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Serbia’s stars aim to buck trend and lose ‘chokers’ tag


In form: Serbia captain Dusan Tadic is about to win another Dutch title with Ajax after scoring 13 goals in 23 games this term

In form: Serbia captain Dusan Tadic is about to win another Dutch title with Ajax after scoring 13 goals in 23 games this term

In form: Serbia captain Dusan Tadic is about to win another Dutch title with Ajax after scoring 13 goals in 23 games this term

The Serbian FA put up a video from a training session earlier this week at their base outside Belgrade, the starring role falling to manager Dragan Stojkovic, who juggled a ball with the grace and ease which would put most modern-day players to shame.

The 55-year-old Stojkovic still has pure class in his boots, but everywhere he looked on that training pitch, as he prepared for tonight’s duel with Ireland, quality also sparkled.

The Serbia team which he has inherited has some players who don’t spark instant recognition in this Anglo-centric part of the world, but who are close to being in Europe’s elite.

Lazio’s Sergej Milinković-Savić regularly features in the voting for the top three players in Serie A every month; Fiorentina forward Dusan Vlahovic (21) is regarded as the best young striker in Italy; Real Madrid thought enough of Luka Jovic to spend €60m on him (though they did then loan him out).

Dusan Tadic didn’t set the world on fire in his four-year spell at Southampton but he’s one of the most in-form players in the Dutch league, his Ajax side about to win yet another league title thanks in no small part to his 13 goals in 23 games.

Serbia’s starting XI tonight is likely to call on four players from Serie A, two each from the top divisions in Spain, Holland and France, with one more possibly from the Bundesliga.
Ireland, poor old Ireland in contrast, could have up to five players from clubs in England’s second tier in their XI, with only a couple of Premier League regulars. In numerous engagements with the local media this week, not one Serbian player has name-checked an Irish opponent to be wary of while coach Stojkovic seems unfussed by the XI that Stephen Kenny picks.

This World Cup tie boils down to the clash of a Champions League team with a Championship side.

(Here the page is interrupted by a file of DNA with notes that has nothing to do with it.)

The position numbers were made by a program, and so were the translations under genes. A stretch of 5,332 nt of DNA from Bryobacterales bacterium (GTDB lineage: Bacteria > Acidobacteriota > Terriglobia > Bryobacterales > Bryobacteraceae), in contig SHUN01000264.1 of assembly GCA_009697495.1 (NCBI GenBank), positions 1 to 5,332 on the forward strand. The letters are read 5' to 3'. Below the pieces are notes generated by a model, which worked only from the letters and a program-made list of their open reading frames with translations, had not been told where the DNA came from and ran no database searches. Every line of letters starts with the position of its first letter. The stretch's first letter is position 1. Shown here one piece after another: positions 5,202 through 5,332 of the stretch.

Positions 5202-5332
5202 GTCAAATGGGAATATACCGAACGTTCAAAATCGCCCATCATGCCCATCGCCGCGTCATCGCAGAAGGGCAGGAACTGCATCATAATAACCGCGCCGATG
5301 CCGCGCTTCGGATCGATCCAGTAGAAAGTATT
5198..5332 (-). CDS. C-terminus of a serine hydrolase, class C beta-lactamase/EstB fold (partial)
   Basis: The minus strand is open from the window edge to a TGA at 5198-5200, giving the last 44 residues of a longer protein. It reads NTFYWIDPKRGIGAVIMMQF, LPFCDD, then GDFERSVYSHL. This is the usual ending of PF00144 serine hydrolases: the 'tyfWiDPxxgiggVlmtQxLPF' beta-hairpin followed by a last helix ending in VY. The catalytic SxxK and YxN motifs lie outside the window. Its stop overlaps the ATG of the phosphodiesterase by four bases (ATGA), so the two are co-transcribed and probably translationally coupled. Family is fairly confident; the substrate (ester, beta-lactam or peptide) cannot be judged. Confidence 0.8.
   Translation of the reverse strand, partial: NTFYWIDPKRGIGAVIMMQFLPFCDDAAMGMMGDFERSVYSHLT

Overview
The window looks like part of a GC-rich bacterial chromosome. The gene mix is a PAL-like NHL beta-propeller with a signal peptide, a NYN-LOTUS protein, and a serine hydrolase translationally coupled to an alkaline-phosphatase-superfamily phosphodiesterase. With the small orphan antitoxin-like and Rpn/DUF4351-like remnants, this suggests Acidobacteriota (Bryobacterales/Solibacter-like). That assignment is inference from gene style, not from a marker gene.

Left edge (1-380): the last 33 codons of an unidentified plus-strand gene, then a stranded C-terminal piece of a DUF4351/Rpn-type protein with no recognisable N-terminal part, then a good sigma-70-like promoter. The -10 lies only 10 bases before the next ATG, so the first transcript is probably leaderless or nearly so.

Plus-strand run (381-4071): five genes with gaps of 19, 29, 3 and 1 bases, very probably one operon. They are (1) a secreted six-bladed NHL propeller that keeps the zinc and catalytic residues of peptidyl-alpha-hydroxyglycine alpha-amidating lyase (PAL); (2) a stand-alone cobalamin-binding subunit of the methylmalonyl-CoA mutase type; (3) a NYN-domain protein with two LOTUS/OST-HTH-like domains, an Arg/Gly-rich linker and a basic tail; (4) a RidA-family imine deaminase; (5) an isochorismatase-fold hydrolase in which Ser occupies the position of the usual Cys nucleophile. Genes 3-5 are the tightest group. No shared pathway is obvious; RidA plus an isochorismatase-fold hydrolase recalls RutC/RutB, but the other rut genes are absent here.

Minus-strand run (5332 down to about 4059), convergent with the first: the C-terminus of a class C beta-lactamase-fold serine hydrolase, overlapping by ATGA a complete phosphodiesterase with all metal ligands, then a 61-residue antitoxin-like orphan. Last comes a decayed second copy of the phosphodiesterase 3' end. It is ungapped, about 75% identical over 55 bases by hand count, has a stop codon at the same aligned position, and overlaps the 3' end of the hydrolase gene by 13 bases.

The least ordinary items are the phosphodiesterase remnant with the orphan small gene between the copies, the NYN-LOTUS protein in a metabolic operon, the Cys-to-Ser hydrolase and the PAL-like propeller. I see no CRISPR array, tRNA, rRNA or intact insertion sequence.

Serbia are the opposite of Ireland; a squad packed with individual talents but also devoid of the team spirit which drives the Republic who are less talented but more motivated compared to the pre-Stephen Kenny era with wins against sides like Germany, Italy, Austria and Wales.

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In conversation with one expert on the Serbian game this week, this writer suggested that the current club form of Serbia’s stars, in contrast to the club woes of Irishmen like Shane Duffy, Jeff Hendrick, Callum Robinson and Jayson Molumby, makes tonight’s game a simple task for the boys from Belgrade.

“We’ve had this for years,” was the groaned response. “These guys play really well for their clubs in Italy and Germany but they can never, ever, bring that form into the national team, that’s why we haven’t made the Euros in 20 years but you’ve been there twice since we last made it, it’s the Serbian way. Serbia definitely have better players than Ireland but maybe Ireland have a better team because you play like a team.”

One player can’t sum up the mood of a nation, but individual acts are a good barometer. James McClean, despite being out through injury for weeks, has turned up for Ireland duty, in defiance of his club who clearly felt the player was not fit and should have stayed in Stoke.

That could have repercussions for McClean but his dedication to the cause meant he could not stay away. Likewise Shane Duffy’s recovery from injury last year.

In contrast, many in Serbia cannot forgive Aleksandar Kolarov for events last year when he presented himself for the Euro 2020 play-off with Scotland but felt unable to play so he took a place on the bench, Kolarov cast by fans there as a coward, more focused on his club than his country. The anti-McClean.

While the Republic manage to mould a team out of players who are, in general, struggling at their clubs or else playing for struggling clubs, Serbia’s stars lose their shine once they don the shirt of the national side. There’s a real sense nationally in Serbia that their football team are one of Europe’s great chokers, athletes whose talents and confidence seep away the closer they get to the big stage: they haven’t been to the Euros since 2000, haven’t had a decent World Cup since 1998 and were the worst-performing side at the 2006 World Cup.

Serbian football seems to be in a constant stare of chaos: this week the head of their Football Federation resigned, having been questioned by police probing mob-related issues, including murder. The Belgrade media gleefully reported that the then Serbian FA chief recently refused to answer questions in a polygraph test if he was involved in an assassination attempt on the country’s president.

Last week Manchester United man Nemanja Matic, in voluntary exile from the national team, launched a scathing attack on the politics of the Serbian FA, saying that failure to qualify for Euro 2020 was the least of their worries as he claimed that, from issues like match-fixing in the domestic game, “with Serbian football we have reached the bottom, we are swimming in the mud”.

Tonight will prove if their players can show their undoubted class or else once again crumble in the face of a battle.

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